Wednesday, February 25, 2009

Win a copy of Being the Difference: True Stories of Ordinary People Doing Extraordinary Things to Change the World

In his address to Congress last night, President Obama said,
"But in my life, I have also learned that hope is found in unlikely places; that inspiration often comes not from those with the most power or celebrity, but from the dreams and aspirations of ordinary Americans who are anything but ordinary."
Darius Graham is giving away a copy of his book, Being the Difference: True Stories of Ordinary People Doing Extraordinary Things to Change the World to a lucky Have Fun * Do Good reader!

To enter the raffle to win a copy of this Indie Excellence Award winning book, leave a comment below about an "ordinary" person you know who is doing extraordinary things to change the world. Please include your email so I can contact you if you win.

If the person you write about has a website, or someone has done a story about them in the local paper, it would be great if you included that link as well. The winner will be chosen at random and announced on Wednesday, March 4th, 2009.

Darius is currently a law student at the University of California, Berkeley, where he is Editor-in-Chief of the Berkeley Journal of African-American Law & Policy, and an Editor of the California Law Review.

In 2006, USA Today named him one of the Top 20 College Academic All-Stars, and the Governor of Florida awarded Darius with a Points of Light Award for his community service. While in Florida, Darius created Books All Around, Inc. , a nonprofit organization that promotes youth literacy. Darius currently serves on the Board of Directors of the McCullum Youth Court in Oakland, CA, and on the Board of Trustees of the Institute for Responsible Citizenship in Washington, DC.

You can learn more about Darius, and his book at

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  1. After 34 years in the Navy, Rick Koca "retired" - and started StandUp For Kids (S4K), a nonprofit that works with homeless and street kids. I've known Rick for years and have met few people as inspirational as he. Since he started S4K in San Diego, it has grown to over 30 programs in over 20 states, powered by over 2,500 volunteers.

    All because he saw an episode of "48 Hours" on street kids and decided to do something about it.

    AARP did a great short video on Rick -

    None of what he does is about him, ever. It's all about the kids. In every orientation and training he conducts, you'll hear him quote the line he asks his kids: "If I could do one thing for you today, what would that be?"

  2. My mentor, Marilyn, is an amazing women. She is a CEO of a nonprofit day program for adults with developmental disabilities. She grew her program so it now serves 700 people of varying abilities and allows them to express themselves through the art. While being CEO is her "job", the organization and it's mission is her passion. She lives for what she does and adds meaning to many individuals lives.

    My email address is

  3. Anonymous3:58 PM

    Hi Britt ~

    My sister Terri comes to mind, not to imply she is ordinary ~ She's successfully raised 3 children, attended Northeastern and earned her degree as an adult working mother and is an amazing photographer, for starters...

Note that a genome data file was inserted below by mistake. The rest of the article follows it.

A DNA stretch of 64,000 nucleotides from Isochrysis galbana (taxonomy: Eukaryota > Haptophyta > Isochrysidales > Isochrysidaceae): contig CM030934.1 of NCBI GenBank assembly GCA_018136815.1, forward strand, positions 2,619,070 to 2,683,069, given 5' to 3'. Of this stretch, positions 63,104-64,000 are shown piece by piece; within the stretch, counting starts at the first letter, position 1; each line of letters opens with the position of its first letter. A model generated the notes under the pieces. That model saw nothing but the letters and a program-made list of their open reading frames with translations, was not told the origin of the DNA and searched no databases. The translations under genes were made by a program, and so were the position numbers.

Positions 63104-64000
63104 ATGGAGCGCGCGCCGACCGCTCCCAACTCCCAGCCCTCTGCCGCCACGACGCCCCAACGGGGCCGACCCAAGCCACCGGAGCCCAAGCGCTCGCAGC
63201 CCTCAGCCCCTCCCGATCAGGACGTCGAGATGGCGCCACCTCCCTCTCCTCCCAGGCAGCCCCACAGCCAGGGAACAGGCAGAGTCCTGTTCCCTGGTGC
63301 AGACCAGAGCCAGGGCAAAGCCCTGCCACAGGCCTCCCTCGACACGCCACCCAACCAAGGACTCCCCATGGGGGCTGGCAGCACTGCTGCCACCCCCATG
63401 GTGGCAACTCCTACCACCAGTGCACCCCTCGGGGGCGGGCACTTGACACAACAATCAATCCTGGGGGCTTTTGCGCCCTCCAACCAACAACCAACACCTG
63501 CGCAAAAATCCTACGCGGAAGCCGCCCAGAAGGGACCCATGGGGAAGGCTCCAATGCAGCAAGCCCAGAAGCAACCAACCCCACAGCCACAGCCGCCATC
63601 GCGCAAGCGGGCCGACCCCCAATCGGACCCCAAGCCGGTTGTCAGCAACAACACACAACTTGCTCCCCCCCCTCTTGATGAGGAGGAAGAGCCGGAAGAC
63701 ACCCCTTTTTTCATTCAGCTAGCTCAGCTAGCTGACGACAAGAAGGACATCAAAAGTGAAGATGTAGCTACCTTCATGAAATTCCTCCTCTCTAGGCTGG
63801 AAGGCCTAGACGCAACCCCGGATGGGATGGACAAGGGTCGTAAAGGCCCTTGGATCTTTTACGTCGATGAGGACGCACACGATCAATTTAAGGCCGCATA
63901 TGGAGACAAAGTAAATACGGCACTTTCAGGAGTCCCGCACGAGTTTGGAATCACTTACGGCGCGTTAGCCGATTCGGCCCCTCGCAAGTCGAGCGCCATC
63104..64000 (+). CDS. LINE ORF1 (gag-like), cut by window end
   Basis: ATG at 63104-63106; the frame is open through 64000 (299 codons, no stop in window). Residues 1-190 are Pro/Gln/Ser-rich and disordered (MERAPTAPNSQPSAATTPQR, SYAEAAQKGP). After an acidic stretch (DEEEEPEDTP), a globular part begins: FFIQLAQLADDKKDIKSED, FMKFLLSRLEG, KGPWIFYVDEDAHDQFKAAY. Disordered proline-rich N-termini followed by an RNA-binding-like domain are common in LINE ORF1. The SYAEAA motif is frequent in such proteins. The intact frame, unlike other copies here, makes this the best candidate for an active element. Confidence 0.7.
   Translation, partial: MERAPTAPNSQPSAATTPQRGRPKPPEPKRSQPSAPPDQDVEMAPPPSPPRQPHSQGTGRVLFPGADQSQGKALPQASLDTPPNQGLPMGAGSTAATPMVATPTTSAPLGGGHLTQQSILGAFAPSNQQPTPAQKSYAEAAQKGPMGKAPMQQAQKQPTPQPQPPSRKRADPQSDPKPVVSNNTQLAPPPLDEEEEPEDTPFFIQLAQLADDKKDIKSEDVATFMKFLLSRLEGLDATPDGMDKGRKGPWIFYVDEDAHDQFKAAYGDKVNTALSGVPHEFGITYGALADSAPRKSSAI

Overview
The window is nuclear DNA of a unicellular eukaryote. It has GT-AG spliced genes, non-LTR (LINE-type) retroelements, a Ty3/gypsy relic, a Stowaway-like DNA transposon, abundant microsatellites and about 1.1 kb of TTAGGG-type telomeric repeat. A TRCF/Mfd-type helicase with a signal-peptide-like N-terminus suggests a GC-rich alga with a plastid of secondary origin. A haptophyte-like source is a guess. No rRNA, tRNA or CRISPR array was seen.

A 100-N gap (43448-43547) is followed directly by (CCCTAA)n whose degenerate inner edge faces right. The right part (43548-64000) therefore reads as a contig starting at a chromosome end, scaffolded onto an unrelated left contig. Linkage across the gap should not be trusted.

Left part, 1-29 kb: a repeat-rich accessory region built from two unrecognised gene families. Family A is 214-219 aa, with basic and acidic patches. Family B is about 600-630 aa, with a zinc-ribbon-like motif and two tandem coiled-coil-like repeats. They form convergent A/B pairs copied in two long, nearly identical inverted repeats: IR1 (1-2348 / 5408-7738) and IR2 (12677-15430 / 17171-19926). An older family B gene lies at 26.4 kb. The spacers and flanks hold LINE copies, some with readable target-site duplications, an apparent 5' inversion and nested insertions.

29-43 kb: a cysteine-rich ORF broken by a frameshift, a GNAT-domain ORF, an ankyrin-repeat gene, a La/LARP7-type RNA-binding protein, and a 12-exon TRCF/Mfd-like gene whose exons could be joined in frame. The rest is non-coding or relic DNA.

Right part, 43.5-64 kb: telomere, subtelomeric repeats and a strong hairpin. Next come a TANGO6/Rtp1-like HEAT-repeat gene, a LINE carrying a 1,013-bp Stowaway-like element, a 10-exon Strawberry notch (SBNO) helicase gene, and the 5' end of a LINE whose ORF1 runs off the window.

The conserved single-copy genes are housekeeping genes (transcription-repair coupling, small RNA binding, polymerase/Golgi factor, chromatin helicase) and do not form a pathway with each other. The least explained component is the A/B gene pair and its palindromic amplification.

The "extraordinary" thing Terri has done to change the world is the successful implementation of a mentoring program called Stand and Deliver for teens in the challenged community of Lawrence, MA. Working for Raytheon full-time, Terri put countless hours into developing and growing the Stand and Deliver program, pairing Raytheon employees with at-risk but motivated teens, with significant positive results.

    Stand and Deliver was started at a time when Corporate Social Responsibility was not a common term. Recently, Terri's paid position has come to include her work for Stand and Deliver ~ reflecting the change in corporate America to include and embrace the potential of true corporate social responsibility ~ to the benefit of all involved.

    I may have gotten a few of the facts wrong ~ but the end result is right on and a great example of ordinary people doing extraordinary things to change the world ~ in this case, one child at a time!

    Here's a link to an article, including some quotes from Terri, written about the importance of mentoring and the potential for using mentoring in a variety of service organizations:

    Thanks, Terri, for the inspiration and thanks as always, Britt, for your information and inspiration as well!

  4. That book looks really cool. Working in the credit union movement, I'm surrounded by ordinary people "being the difference!"

    But in my personal life, my wife constantly wows me. She is the mother of two little girls and works part-time (she stays home to watch them). In her little free time, she has taken on the hard task of rejuvenating the neighborhood association in our are in order to thwart the growing crime and other problems. In just over a year, she became president and after meeting after meeting, she is slowly making a difference. A few people that patronize her work even recognize her from the news!

  5. I picked Nancy's name out of a hat this morning (I really did use a hat!).


    Will you email your mailing address to me at britt AT DOT com?

    Thanks for all of the wonderful stories everyone. I'm going to highlight them today on Have Fun * Do Good.


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